This manual describes opportunities for improving local delineations, potential contaminant source inventories, and susceptibility determinations based on assessments performed under Safe Drinking Water Act 1453.
What is a source water assessment?
An assessment is a study and report, unique to each water system, that provides basic information about:
- Where the drinking water comes from: an assessment provides a map and information about the area that most directly provides the raw water used by a public water system to supply potable water.
What could pose a threat to drinking water quality?
An assessment identifies the major potential sources of contamination to the drinking water supply. This information is used to determine how susceptible the water system is to contamination.
Today more than 140,000 public water systems have a source water assessment. In 1996 section 1453 of the Safe Drinking Water Act amendments required all states to get EPA approval for a source water assessment program (SWAP) and use that plan to conduct assessment for all public water system supplies within 3 years. Pennsylvania has completed these Section 1453 assessments.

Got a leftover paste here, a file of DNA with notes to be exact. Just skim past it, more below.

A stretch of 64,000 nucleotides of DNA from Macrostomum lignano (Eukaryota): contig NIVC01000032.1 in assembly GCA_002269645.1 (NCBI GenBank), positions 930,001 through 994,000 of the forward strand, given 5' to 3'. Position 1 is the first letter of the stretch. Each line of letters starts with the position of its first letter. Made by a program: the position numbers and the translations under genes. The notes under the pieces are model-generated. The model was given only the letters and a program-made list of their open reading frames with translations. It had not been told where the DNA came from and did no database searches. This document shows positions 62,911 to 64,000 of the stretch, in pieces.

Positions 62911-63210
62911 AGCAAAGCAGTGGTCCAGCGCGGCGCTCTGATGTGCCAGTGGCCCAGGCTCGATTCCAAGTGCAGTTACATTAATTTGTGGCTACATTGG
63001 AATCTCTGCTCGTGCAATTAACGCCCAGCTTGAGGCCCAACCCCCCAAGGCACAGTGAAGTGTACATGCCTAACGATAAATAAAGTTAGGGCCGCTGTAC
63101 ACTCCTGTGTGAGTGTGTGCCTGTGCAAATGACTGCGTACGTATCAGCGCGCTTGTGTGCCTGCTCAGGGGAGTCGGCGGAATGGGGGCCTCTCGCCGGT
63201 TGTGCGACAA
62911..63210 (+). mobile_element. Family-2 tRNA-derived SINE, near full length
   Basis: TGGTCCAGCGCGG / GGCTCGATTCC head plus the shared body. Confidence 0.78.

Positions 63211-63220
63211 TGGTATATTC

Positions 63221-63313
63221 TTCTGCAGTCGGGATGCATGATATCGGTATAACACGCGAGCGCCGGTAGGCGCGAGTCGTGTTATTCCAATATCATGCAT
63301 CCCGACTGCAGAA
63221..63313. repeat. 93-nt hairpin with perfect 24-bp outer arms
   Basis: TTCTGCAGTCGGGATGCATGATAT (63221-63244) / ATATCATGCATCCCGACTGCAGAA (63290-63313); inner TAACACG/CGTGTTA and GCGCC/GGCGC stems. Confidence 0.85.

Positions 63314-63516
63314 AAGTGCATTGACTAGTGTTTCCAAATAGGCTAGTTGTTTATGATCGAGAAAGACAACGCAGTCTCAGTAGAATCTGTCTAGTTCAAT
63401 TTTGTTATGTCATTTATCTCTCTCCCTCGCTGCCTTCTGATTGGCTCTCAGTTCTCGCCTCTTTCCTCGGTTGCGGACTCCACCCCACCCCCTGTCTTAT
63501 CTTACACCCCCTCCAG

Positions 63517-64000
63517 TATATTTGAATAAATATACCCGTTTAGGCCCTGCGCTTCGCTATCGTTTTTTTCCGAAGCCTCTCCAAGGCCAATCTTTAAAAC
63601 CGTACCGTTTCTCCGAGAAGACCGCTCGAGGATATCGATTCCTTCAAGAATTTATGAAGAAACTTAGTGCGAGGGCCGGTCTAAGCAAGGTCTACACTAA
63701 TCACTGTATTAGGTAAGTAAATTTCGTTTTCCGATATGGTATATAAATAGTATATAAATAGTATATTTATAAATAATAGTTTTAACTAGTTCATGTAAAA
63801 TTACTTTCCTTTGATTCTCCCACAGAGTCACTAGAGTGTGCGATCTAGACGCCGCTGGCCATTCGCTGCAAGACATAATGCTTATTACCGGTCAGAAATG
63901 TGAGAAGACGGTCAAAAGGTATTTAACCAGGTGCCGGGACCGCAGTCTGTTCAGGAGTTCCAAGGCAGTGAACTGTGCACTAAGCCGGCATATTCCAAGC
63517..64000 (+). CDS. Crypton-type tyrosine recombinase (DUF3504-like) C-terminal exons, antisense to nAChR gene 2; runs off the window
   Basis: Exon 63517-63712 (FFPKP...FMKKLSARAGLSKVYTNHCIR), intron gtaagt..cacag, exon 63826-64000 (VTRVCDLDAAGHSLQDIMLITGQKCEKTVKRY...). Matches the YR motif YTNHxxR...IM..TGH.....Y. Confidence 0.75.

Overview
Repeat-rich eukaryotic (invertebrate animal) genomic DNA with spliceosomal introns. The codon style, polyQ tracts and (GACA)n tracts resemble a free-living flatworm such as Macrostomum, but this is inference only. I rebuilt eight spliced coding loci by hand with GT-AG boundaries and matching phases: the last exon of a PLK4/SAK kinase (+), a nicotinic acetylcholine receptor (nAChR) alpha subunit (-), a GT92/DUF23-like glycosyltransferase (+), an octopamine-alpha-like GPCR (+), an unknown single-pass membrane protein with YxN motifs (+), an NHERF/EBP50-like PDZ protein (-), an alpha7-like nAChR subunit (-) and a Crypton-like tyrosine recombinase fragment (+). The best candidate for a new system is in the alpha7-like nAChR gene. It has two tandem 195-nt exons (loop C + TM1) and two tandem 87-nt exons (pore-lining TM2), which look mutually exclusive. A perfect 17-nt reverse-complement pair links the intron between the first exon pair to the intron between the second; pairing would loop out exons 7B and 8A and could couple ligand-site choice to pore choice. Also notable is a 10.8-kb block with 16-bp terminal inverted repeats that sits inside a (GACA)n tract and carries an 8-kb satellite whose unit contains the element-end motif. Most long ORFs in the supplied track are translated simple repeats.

Is more assessment work needed?
Assessments should be reviewed for update on an annual basis. The Section 1453 assessments were a snapshot in time, and water supply sources and risk factors change over time. For example, systems are continually adding new sources; a water system that had relied on surface water may develop a new ground water source. In addition, land uses and development in source water protection areas may change over time, introducing new risks that should be managed. At the local level, assessments can be used to prioritize needed protection measures, but they may or may not be adequate. The assessments need to be updated, enhanced, and refined at the local level. A Source Water Protection Plan will help by updating the original assessment that was completed by PA DEP.
- a delineated protection area;
- an inventory of potential sources of contamination; and
- an evaluation of the likelihood of the water system being contaminated.
For example, a small public rest area might have a very simple assessment, whereas a large residential community would have a more detailed one. Generally, PA DEP chose to do more detailed assessment work in areas that were already known to be vulnerable to contamination.